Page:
RBA Keeps Rates On Hold Citing Increased Downside


It’s hard to say that AUD bulls were disappointed by the RBA’s first decision to keep rates unchanged this month, as there was next to no expectation of an increase on the cards.

In fact, AUD was seen a little stronger in response to the meeting since bulls were relieved by the lack of dovish commentary. Some players were expecting to hear the RBA talking about the potential need for further monetary support given the ongoing issues within the economy.

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The statement from the RBA told a familiar story, with the central bank lamenting the continued decline in domestic house prices, headlined by their sharpest drop in 35 years over the final month of 2018, saying:

“The housing markets in Sydney and Melbourne are going through a period of adjustment, after an earlier large run-up in prices. Conditions have weakened further in both markets and rent inflation remains low. Credit conditions for some borrowers are tighter than they have been.”

Downside Risks Have Increased

However, the RBA governor Phillip Lowe did note that “downside risks have increased,” which is the perspective currently shared by the majority of G10 central banks.  In this context, Lowe forecasts domestic GDP to rise “around 3% this year and by a little less in 2020 due to slower growth in exports of resources.”

Data just ahead of the meeting was mixed, with weaker December retail sales pushing AUD down before a better than expected trade balance figure helping prop price up again.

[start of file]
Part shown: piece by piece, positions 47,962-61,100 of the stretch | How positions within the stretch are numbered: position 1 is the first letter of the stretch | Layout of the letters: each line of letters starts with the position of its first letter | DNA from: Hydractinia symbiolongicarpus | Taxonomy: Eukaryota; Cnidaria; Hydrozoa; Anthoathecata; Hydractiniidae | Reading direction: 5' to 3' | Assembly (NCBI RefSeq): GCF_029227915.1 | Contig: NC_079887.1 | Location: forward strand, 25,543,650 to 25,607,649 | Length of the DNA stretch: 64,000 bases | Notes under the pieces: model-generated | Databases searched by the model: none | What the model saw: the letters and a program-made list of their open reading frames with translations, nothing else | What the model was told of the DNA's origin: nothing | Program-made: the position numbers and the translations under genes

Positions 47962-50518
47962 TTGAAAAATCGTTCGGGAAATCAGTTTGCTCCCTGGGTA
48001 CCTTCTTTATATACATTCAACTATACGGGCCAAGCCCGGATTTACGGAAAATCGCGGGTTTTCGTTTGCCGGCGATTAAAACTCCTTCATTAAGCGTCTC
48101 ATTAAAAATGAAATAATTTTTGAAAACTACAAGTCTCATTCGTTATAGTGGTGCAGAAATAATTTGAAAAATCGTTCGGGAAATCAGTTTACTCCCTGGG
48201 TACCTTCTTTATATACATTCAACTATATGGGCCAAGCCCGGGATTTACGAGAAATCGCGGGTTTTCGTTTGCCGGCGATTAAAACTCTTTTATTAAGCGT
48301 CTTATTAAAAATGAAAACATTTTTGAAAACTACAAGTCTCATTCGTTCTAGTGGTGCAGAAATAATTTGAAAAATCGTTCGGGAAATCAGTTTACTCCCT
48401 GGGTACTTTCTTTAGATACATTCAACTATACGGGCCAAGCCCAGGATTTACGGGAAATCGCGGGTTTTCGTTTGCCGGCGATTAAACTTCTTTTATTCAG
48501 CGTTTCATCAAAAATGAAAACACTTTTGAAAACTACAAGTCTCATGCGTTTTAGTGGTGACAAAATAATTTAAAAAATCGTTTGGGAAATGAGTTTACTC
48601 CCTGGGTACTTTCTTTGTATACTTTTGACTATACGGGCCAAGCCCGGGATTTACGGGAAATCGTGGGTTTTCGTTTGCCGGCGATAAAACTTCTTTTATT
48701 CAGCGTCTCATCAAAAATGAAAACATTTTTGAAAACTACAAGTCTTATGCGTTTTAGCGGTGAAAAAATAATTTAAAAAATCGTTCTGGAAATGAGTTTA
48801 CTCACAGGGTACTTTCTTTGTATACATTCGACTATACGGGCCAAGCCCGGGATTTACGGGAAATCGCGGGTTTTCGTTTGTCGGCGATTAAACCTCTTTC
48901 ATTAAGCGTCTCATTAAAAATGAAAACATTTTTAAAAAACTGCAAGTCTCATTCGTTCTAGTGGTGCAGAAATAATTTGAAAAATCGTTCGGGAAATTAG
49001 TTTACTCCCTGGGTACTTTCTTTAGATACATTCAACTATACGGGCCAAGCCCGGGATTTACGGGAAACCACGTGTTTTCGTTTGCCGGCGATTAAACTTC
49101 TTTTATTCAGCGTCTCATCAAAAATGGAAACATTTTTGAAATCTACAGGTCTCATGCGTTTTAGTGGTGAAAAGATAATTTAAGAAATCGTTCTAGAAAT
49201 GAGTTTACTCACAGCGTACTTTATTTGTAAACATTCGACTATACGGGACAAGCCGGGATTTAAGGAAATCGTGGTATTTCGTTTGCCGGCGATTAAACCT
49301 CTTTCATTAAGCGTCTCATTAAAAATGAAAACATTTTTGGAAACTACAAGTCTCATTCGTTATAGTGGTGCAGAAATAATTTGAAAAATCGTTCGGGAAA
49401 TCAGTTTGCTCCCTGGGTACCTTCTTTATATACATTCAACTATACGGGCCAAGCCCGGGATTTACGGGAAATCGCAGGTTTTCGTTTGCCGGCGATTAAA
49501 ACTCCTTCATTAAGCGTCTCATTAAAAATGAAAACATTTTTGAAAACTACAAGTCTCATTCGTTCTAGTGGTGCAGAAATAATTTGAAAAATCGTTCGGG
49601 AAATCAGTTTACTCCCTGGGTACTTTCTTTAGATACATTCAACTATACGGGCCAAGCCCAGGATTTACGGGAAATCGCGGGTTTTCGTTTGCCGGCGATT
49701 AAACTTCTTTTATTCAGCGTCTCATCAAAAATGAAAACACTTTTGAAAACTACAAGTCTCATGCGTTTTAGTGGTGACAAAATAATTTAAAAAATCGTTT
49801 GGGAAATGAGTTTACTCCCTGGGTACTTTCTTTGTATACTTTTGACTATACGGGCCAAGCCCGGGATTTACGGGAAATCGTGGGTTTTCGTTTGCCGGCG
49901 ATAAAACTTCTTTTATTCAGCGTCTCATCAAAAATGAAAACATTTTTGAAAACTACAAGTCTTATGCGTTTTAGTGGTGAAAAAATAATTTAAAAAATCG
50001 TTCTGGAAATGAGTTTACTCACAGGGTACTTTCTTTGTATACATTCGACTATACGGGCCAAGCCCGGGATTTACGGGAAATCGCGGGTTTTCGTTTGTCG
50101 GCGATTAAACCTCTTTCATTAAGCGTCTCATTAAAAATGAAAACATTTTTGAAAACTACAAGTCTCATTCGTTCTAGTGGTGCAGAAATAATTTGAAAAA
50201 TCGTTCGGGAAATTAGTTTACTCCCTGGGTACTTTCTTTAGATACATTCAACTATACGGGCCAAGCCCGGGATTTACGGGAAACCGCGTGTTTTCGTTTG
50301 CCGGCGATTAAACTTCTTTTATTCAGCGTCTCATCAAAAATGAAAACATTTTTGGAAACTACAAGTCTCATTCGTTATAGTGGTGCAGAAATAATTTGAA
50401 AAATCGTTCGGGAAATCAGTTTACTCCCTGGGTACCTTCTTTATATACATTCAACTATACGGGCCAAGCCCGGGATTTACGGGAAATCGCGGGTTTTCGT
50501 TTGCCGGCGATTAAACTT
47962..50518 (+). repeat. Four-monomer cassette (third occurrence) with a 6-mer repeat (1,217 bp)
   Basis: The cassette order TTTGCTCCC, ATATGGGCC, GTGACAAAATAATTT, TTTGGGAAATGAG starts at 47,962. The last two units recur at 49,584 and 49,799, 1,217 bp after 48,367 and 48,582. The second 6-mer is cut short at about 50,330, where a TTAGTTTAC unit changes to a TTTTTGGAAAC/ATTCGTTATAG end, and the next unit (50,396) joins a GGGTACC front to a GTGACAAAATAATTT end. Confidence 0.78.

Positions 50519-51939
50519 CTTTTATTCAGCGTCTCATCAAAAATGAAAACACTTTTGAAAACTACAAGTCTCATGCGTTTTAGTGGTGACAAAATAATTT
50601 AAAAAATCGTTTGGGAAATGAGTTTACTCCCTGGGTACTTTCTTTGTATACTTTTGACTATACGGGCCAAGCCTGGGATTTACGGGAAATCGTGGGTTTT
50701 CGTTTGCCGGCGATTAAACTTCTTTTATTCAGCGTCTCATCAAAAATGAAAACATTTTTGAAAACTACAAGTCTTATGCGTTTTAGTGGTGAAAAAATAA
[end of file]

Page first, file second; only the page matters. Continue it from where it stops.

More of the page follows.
Nevertheless, the contribution from net exports is likely not the main driver given the 8% of oil imports seen in response to much lower prices recently.

Most Players Now Forecasting A Rate Cut Next

Conditions around the housing market have fuelled a surge in rate cut expectation among market players. With some regional banks increasing their mortgage rates out of cycle last year, the average owner-occupier mortgage has now jumped 14% since September 2018.

Such conditions could force the RBA to cut rates again. This would be in order to buffer against higher funding costs for households which remain heavily indebted and suffering from low incomes.

Indeed, the current conditions certainly prohibit an RBA rate rise, which is reflected in the dramatic shift we have seen in market pricing.

The last adjustment by the RBA was when it cut rates in August 2016 to sit at the current, record lows of 1.5%. Over the past two years, market sentiment has shifted dramatically with the number of players forecasting a hike having fallen to around 40% from 80%.

Technical Perspective


Despite the heavy fundamental conditions, AUDUSD is still threatening a bullish reversal here. After breaking down below the .7021 support level at the start of the year, price reversed sharply higher and has since traded back up to test the bearish trend line from 2018 highs, moving above the local high of .7237.

If price can stay above here, bulls will be looking for a break of the .7393 level to engage in further topside momentum. However, there is plenty of structural resistance overhead, given that price is sitting in the low end of the three-year range we have seen. Therefore, any upward move is likely to be choppy and labored.

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